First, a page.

I have never before dreaded the changing of the seasons, until this year. Last winter was so long and cold and snowy. I am not looking forward to being trapped between walls of white and stuffed inside the straightjacket of my thick winter coat for the next six months. Here in New York, however, it is almost inevitable. Today is the third snow of the new winter season, and it is is the first snow to stick.
It is beautiful.
Hardy roses with snowy hats.
It’s the sort of snow that is straight out of a movie or a storybook, light and soft and settling on everything in fluffy mounds. Now that the snow is here, dread is replaced by wonder–and this, too, is inevitable.
Walking home from the library, with snow falling and clinging to my coat and gloves, I thought of this beautiful passage of prayer:
How can I give praise to You? I have not heard the songs of the cherubim. That is the gift of the highest souls. But I know how nature gives praise to You: in winter I have beheld the moonlit stillness when the whole earth quietly prays to You, clothed in white and sparkling with diamonds of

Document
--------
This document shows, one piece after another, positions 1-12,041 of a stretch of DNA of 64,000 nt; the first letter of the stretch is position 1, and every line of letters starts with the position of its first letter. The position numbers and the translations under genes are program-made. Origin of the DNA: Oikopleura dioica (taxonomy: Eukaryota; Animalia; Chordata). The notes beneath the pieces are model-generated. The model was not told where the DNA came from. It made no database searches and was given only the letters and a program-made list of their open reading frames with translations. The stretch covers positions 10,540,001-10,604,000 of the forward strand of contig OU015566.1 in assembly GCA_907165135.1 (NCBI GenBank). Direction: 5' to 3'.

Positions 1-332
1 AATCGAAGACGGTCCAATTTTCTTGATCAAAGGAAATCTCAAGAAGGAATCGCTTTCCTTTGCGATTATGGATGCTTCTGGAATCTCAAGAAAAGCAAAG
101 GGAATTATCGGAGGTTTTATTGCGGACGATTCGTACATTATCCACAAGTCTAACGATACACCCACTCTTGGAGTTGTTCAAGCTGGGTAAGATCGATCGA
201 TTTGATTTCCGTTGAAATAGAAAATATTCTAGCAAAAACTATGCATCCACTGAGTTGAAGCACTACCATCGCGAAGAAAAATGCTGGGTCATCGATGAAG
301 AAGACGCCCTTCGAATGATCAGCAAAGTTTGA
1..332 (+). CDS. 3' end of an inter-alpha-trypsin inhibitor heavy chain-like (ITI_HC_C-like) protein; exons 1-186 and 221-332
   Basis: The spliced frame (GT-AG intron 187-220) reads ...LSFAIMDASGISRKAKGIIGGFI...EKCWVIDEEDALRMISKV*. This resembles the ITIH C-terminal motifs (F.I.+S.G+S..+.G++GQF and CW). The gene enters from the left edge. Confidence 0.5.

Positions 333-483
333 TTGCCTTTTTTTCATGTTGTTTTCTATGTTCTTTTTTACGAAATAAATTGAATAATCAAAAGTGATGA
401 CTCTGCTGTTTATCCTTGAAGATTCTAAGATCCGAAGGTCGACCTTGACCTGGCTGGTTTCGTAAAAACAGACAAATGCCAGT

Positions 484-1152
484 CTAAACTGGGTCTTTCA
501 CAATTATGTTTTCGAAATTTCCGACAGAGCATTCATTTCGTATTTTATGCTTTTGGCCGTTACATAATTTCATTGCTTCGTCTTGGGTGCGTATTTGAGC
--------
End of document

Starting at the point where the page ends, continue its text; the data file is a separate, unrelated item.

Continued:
snow – I have seen how the rising sun rejoices in You and the choirs of birds resound in praise – I have heard the forest speak mysteriously of You, the waters gurgle and the choirs of stars preach of You with their harmonious movement in infinite space. But what is my praise! Nature responds to Your laws, but I do not. Yet while I am alive, I see Your love, I want to thank, to pray, to call out:
Glory to You Who has shown us light,
Glory to You Who has loved us with love immeasurable, deep, Divine,
Glory to You Who has surrounded us with light, with hosts of angels and saints,
Glory to You, O Holy Father, Who has willed us Your Kingdom,
Glory to You, Holy Spirit and life – giving sun of the future age,
Glory to You for everything, O Divine Trinity, all bountiful,
Glory to You, O God, unto ages of ages.
~ Ikos 12, Akathist of Thanksgiving by Metropolitan Tryphon